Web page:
Over the last year, Tesla stock price has gone up about an astonishing 780 per cent to US$424.23 and currently has a price-to-earnings (P/E) ratio of 1,091.52.
If the company keeps growing at this spectacular rate, it will soon become one of the biggest companies in the world.
This points to the stock being fundamentally overvalued.
But, in Q2 2020, the company reported earnings of US$2.18 per share on revenue of US$6.04 billion which exceeded analysts predictions.
This was achieved despite having its principal manufacturing plant in Freemont California shut down for six weeks due to the COVID-19 lockdown in the US.
After the Q2 2020 earnings were released in July 2020, and the five-for one stock split was announced for 31 August, the stock price spiked.
Another significant milestone was that Q2 2020 was the fourth-straight quarter of profitability for the company; a requirement to enter the S&P 500.
But, the company’s stock price fell 33.7 per cent from its peak on 31 August to 8 September, after it was surprisingly omitted for the S&P 500 in favour of Etsy (ETSY), Teradyne (TER) and Catalent (CTLT).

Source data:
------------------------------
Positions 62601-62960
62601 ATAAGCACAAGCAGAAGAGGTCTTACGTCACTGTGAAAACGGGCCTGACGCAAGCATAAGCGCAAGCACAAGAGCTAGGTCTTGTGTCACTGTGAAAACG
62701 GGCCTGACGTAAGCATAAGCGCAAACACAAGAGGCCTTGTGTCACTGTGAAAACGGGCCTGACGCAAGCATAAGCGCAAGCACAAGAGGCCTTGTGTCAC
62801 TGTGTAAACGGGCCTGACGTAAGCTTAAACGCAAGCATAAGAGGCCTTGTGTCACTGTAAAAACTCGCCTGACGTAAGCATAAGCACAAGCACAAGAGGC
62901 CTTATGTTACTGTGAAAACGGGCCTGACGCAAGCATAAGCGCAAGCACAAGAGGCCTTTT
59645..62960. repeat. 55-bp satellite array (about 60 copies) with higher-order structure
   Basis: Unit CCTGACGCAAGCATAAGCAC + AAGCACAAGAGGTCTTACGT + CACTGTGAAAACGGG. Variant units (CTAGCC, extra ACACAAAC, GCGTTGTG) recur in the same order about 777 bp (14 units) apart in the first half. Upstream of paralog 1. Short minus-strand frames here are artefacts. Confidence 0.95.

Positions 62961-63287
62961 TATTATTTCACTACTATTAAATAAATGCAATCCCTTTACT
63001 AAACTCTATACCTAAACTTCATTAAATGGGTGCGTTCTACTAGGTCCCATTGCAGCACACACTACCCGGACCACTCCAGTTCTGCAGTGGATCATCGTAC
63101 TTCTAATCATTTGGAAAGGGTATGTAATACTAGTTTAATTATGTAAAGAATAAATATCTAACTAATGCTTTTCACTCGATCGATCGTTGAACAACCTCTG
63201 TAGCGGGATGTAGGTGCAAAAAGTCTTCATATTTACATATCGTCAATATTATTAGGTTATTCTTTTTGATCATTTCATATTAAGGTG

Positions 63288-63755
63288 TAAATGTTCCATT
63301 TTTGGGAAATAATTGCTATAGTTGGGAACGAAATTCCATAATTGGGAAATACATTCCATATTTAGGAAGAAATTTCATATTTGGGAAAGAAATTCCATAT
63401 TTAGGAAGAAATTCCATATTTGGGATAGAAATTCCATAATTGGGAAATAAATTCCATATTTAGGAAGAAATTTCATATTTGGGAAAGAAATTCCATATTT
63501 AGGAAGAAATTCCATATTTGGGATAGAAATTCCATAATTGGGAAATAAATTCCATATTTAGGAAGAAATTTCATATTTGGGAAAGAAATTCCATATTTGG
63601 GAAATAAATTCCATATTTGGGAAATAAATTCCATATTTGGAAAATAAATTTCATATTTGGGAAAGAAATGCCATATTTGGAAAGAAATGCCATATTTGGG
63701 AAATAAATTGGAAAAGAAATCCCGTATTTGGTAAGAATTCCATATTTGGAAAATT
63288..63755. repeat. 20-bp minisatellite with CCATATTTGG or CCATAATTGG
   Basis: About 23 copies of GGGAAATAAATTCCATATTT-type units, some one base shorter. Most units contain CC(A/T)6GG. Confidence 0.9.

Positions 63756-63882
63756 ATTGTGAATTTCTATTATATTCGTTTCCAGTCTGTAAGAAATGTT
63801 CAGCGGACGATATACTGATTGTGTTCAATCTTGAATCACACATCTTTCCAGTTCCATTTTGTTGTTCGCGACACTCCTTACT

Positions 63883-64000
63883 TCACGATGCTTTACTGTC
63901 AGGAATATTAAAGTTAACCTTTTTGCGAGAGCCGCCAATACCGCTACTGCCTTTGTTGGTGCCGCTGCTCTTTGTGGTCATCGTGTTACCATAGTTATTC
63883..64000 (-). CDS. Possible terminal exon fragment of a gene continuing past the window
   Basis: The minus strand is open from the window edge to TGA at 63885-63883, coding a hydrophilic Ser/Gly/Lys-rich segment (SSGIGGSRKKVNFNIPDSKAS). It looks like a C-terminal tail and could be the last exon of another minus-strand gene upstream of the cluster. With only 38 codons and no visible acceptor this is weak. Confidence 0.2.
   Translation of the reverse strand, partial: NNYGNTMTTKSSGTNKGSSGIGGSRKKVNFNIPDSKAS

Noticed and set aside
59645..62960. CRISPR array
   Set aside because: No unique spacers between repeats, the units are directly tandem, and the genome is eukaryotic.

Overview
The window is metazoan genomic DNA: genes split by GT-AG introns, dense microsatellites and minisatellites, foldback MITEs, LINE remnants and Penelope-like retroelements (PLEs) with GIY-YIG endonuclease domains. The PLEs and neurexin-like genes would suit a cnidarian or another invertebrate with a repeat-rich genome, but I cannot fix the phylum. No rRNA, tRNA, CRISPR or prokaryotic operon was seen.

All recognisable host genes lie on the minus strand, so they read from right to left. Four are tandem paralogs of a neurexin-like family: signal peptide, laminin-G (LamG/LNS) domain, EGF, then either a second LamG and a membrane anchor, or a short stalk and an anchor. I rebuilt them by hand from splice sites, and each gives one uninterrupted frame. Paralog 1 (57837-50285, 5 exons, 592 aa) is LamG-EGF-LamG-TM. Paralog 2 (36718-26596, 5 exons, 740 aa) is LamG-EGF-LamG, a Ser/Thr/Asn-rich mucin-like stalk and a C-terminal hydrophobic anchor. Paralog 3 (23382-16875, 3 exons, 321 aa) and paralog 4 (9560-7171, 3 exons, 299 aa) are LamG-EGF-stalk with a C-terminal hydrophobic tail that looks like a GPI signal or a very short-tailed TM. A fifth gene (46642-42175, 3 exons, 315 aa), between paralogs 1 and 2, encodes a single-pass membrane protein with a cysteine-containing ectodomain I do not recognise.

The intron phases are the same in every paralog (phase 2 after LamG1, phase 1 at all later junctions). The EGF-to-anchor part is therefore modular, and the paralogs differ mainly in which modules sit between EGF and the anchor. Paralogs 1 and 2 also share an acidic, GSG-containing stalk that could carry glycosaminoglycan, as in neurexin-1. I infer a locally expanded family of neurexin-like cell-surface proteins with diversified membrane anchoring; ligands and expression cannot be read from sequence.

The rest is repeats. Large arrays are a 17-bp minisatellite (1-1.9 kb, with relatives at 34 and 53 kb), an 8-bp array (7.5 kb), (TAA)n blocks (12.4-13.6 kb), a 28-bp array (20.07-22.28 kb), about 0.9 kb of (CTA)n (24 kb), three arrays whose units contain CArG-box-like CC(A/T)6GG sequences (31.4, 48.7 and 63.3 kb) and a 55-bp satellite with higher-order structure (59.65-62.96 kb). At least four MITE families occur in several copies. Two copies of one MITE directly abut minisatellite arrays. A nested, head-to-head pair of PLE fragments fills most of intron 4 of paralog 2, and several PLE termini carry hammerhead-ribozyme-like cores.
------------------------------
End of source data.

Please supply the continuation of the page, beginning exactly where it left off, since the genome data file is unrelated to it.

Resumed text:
More importantly, Tesla is confident that it can produce more than 500,000 EV units this year, with full production of the Model 3 and Model Y resumed.
There is also strong demand for the Model 3 in China and its factory in Shanghai is running well.
Not to mention that the company is also in the middle of building plants in Berlin and Austin Texas.
But, on balance, this bull case is based on the assumption that Tesla will be able to keep up its spectacular success.
If Tesla can eventually build on its position as a leading EV maker, find success with its robotaxi efforts and expand its other business segments; the company might just about justify its massive market cap of US$395.3 billion.
For context, Tesla is number 10 on the list of the biggest companies in the US; with a market cap bigger than Walmart and Johnson & Johnson.
But these are big ifs.
Tesla stock is risky for a reason. I would urge that you do your due diligence on the company before making any investment decisions.
Have Burning Questions About Tesla and Other Stocks?
Why not check out the SeedlyCommunity stock discussion page and participate in the lively discussion about all things stocks!
Disclaimer: The information provided by Seedly serves as an educational piece and is not intended to be personalised investment advice. Readers should always do their own due diligence and consider their financial goals before investing in any stock.